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    R-M167

    United States of America Germany Palatinate England Switzerland France Germany
    Funk

    Graf

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     msmarjoribanks (11-20-2018)

  16. #29
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    California, USA
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    European
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    H5a1

    Quote Originally Posted by RobertCasey View Post
    Genetic testing has greatly influenced my research and specializing in YDNA really limits your focus:

    Casey (significant) - my surname cluster has 18 67 marker testers with two YElite tests.
    Hey, my g-grandmother was a Casey who lived in Morgan Mill, Texas!

    I'm pretty entranced with my surname mostly because I'm a Murphy who descends from Mcmurchy's who immigrated from Scotland. My father is deceased and I'm so bummed that I'm not able to share that we're not Irish Murphy's at all. He would get such a kick out of it.

    Teasdale/Tisdale-- I have a g-g-grandmother I am not able to tie a paper trail to any other families in Texas. I feel I have enough Dna evidence to tie her to some cousins line on Ancestry, but feel uncertain without documentation. Curse that 1890 census being destroyed!
    Ancestry: Great Britian: 63%, Ireland, Scotland, Wales: 24% Europe East: 4% Europe West: 3% Iberian: 3% Scandinavia: 1%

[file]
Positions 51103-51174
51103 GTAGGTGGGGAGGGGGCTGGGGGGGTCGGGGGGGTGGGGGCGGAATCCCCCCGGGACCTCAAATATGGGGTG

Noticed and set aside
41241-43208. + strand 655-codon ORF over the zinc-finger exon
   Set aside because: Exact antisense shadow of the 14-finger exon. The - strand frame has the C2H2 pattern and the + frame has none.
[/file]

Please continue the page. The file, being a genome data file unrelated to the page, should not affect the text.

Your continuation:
23 and Me: British and Irish: 60.2% French and German: 23.2% Iberian: 1% Scandinavian 0.8% Finnish: 0.1% Broadly NW European 13.4% Broadly Southern European: 0.3% Broadly European: 1.0%

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     msmarjoribanks (11-20-2018)

  18. #30
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    L21>L226>FGC5639

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    Quote Originally Posted by zsepthenne View Post
    Hey, my g-grandmother was a Casey who lived in Morgan Mill, Texas!
    Over 90 % of Casey in the southern states originate from western South Carolina around 1750 (left Ireland during the droughts in the 1740s). There are more descendants of this South Carolina Casey line than Caseys in Ireland today (and it is in the top 25 surnames in Ireland). These are all very closely related from a genetic genealogy point of view (related in the last 200 to 300 years). We do have two outliers - a Kersey tester found in Oxford, England in the early 1600s and descendants of the Dempsey Casey line out of North Carolina (this line ended up McMinn County, TN with my line but probably did not know they were related). If you have male descendant of your Casey line, get them YSTR tested and join the Casey surname project (I am the admin of this project).

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     msmarjoribanks (11-22-2018)